It can deflate you or it can give you the incentive you need to push forward. I wish I’d had a more realistic view of publishing before that point, rather than having a false outlook. But I’m glad I got the information fairly early in my publishing career.

Q: What’s next for you in your creative work?

A. I’ve got some short stories coming out in a couple magazines and an anthology, so I’m looking forward to those releases.

I love the first time I get to see the cover of a book or magazine in which I have a story! 

I’m working on my next anthology of horror short stories, but the release date is a ways out. And I’m intending to get back to a novel I’ve been working on. So plenty of good things around the corner and a lot to keep me busy. 

I wouldn’t have it any other way!

Q: Is there anything else you wished I’d asked? Please share! 

A. In addition to what I wish I’d learned earlier, there’s a positive aspect, too.

I wish I’d known earlier how supportive the writing community, either local/in-person or online, could be. 

I feel like I might have started actively writing and submitting earlier with the type of support I later found.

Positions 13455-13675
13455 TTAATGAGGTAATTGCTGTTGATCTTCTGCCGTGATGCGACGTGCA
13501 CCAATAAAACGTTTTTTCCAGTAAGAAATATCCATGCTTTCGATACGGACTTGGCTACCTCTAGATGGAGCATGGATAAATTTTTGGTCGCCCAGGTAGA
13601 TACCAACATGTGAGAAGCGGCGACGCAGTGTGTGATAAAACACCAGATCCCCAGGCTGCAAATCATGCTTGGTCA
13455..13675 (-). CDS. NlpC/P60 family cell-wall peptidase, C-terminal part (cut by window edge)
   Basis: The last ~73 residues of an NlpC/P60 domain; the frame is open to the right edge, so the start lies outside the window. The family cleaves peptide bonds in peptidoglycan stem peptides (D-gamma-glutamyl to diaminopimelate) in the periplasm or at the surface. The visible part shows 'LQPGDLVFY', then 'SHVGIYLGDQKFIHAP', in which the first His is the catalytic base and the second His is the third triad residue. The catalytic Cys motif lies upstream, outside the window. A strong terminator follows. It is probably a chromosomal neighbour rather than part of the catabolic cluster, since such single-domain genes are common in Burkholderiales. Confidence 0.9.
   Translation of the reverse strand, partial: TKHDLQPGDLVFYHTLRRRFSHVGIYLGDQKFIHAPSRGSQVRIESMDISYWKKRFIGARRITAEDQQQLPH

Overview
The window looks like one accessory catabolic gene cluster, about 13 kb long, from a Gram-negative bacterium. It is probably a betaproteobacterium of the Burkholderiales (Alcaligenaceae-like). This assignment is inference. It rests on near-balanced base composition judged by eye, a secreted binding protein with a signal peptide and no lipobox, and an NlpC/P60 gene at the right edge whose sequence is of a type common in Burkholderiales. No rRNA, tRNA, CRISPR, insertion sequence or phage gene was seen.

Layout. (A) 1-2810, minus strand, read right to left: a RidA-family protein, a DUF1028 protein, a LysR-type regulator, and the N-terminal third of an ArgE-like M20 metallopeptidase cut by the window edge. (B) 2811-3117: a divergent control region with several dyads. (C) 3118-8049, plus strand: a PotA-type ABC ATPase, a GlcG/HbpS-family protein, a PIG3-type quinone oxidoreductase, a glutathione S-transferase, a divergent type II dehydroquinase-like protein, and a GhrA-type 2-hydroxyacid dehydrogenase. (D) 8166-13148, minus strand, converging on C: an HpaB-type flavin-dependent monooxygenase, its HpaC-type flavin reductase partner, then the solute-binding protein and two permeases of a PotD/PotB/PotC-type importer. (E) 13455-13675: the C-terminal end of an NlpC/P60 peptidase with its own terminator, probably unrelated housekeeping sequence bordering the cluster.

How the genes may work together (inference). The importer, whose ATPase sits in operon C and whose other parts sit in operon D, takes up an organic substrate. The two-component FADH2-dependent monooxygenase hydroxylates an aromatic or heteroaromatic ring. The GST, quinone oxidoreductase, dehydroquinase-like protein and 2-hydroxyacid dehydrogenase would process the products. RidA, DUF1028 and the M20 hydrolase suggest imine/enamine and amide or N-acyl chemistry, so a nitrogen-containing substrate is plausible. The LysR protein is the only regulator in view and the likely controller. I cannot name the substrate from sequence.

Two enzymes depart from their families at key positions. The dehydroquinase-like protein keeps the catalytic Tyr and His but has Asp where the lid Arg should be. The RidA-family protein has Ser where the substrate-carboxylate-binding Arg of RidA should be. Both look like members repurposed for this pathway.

For me, that started with a local writing conference, which led to me attending local writing gatherings and to being involved with the blogging community online. Both have been such a boon and full of learning opportunities and caring connections. 

Those things also come with plenty of inspiration and a reenergizing of my writing.

The Business of Short StoriesThe Business of Short Stories: Writing, Submitting, Publishing, and Marketing by Shannon Lawrence

Whether you’re looking to add short stories to your repertoire as a solo pursuit or in addition to novel writing, The Business of Short Stories covers every aspect from writing to marketing. Learn the dynamics of short story writing, where to focus your editing efforts, how and where to submit, how to handle acceptances and rejections, what to do with reprints, and how to market yourself and your stories online and in person. All the information in this book comes from personal experience.

There’s never been a better time to get into short stories!

Connect with Shannon Lawrence

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  • Thank you for having me today!

  • Beth Barany says:

    So glad you stopped by!